Rugby union known in most of the world as rugby, is a contact team sport which originated in England in the first half of the 19th century. One of the two codes of rugby football, it is based on running with the ball in hand. In its most common form, a game is between two teams of 15 players using an oval-shaped ball on a rectangular field with H-shaped goalposts at each end. Rugby union is a popular sport around the world, played by male and female players of all ages. In 2014, there were more than 6 million people playing worldwide, of whom 2.36 million were registered players. World Rugby called the International Rugby Football Board and the International Rugby Board, has been the governing body for rugby union since 1886, has 101 countries as full members and 18 associate members. In 1845, the first football laws were written by Rugby School pupils. An amateur sport, in 1995 restrictions on payments to players were removed, making the game professional at the highest level for the first time.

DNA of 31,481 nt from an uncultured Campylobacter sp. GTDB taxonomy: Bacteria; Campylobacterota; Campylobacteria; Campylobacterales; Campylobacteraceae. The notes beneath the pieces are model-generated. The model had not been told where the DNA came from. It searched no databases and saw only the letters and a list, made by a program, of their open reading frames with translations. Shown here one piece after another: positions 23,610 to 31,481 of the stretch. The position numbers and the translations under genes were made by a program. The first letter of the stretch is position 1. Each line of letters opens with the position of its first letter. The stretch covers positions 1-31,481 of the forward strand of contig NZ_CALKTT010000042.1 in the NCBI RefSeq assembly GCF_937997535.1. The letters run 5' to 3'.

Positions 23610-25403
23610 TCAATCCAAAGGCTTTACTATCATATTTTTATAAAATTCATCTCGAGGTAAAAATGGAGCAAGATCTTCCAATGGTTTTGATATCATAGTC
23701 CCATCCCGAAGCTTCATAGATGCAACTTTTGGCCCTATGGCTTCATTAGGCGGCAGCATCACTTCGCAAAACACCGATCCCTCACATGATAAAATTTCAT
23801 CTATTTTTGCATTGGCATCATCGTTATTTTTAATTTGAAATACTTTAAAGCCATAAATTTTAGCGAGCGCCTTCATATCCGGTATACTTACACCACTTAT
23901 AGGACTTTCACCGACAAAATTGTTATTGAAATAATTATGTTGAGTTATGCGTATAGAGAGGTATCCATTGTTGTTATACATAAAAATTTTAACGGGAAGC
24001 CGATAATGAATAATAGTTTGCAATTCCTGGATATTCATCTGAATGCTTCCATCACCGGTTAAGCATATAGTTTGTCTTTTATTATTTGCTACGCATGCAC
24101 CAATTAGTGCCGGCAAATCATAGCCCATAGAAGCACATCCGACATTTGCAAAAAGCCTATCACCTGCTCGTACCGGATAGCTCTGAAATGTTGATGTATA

Rugby union spread from the Home Nations of Great Britain and Ireland and was absorbed by many of the countries associated with the British Empire. Early exponents of the sport included New Zealand, South Africa and France. Countries that have adopted rugby union as their de facto national sport include Fiji, Madagascar, New Zealand and Tonga. International matches have taken place since 1871 when the first game took place between Scotland and England at Raeburn Place in Edinburgh; the Rugby World Cup, first held in 1987, takes place every four years. The Six Nations Championship in Europe and The Rugby Championship in the Southern Hemisphere are other major international competitions, held annually. National club or provincial competitions include the Premiership in England, the Top 14 in France, the Mitre 10 Cup in New Zealand, the National Rugby Championship in Australia, the Currie Cup in South Africa. Other transnational club competitions include the Pro14 in Europe and South Africa, the European Rugby Champions Cup in Europe, Super Rugby, in the Southern Hemisphere and Japan.